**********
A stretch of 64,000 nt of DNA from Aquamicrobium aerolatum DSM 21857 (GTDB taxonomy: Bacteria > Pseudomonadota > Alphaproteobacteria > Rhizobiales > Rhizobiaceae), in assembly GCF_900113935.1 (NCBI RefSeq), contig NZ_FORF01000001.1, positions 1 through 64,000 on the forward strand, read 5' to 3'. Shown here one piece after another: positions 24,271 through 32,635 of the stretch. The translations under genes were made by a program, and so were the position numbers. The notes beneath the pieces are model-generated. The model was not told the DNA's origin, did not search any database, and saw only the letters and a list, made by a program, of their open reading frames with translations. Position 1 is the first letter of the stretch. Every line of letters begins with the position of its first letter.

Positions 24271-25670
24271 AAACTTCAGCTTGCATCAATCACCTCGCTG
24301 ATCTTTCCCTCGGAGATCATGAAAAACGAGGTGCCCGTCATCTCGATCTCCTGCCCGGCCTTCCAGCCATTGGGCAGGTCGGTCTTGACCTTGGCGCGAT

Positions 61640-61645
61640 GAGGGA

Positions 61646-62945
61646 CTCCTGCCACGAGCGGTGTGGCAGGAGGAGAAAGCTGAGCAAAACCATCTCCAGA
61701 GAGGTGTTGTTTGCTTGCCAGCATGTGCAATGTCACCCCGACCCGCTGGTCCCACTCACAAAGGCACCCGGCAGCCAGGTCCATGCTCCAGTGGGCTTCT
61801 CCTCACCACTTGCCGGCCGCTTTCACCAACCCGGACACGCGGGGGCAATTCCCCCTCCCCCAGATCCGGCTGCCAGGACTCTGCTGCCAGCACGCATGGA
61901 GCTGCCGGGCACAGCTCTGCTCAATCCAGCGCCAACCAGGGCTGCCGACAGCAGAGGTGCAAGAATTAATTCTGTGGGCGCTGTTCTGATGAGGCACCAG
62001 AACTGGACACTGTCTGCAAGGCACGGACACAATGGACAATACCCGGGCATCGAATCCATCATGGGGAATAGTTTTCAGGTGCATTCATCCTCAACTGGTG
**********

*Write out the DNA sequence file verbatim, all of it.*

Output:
A stretch of 64,000 nt of DNA from Aquamicrobium aerolatum DSM 21857 (GTDB taxonomy: Bacteria > Pseudomonadota > Alphaproteobacteria > Rhizobiales > Rhizobiaceae), in assembly GCF_900113935.1 (NCBI RefSeq), contig NZ_FORF01000001.1, positions 1 through 64,000 on the forward strand, read 5' to 3'. Shown here one piece after another: positions 24,271 through 32,635 of the stretch. The translations under genes were made by a program, and so were the position numbers. The notes beneath the pieces are model-generated. The model was not told the DNA's origin, did not search any database, and saw only the letters and a list, made by a program, of their open reading frames with translations. Position 1 is the first letter of the stretch. Every line of letters begins with the position of its first letter.

Positions 24271-25670
24271 AAACTTCAGCTTGCATCAATCACCTCGCTG
24301 ATCTTTCCCTCGGAGATCATGAAAAACGAGGTGCCCGTCATCTCGATCTCCTGCCCGGCCTTCCAGCCATTGGGCAGGTCGGTCTTGACCTTGGCGCGAT

Positions 61640-61645
61640 GAGGGA

Positions 61646-62945
61646 CTCCTGCCACGAGCGGTGTGGCAGGAGGAGAAAGCTGAGCAAAACCATCTCCAGA
61701 GAGGTGTTGTTTGCTTGCCAGCATGTGCAATGTCACCCCGACCCGCTGGTCCCACTCACAAAGGCACCCGGCAGCCAGGTCCATGCTCCAGTGGGCTTCT
61801 CCTCACCACTTGCCGGCCGCTTTCACCAACCCGGACACGCGGGGGCAATTCCCCCTCCCCCAGATCCGGCTGCCAGGACTCTGCTGCCAGCACGCATGGA
61901 GCTGCCGGGCACAGCTCTGCTCAATCCAGCGCCAACCAGGGCTGCCGACAGCAGAGGTGCAAGAATTAATTCTGTGGGCGCTGTTCTGATGAGGCACCAG
62001 AACTGGACACTGTCTGCAAGGCACGGACACAATGGACAATACCCGGGCATCGAATCCATCATGGGGAATAGTTTTCAGGTGCATTCATCCTCAACTGGTG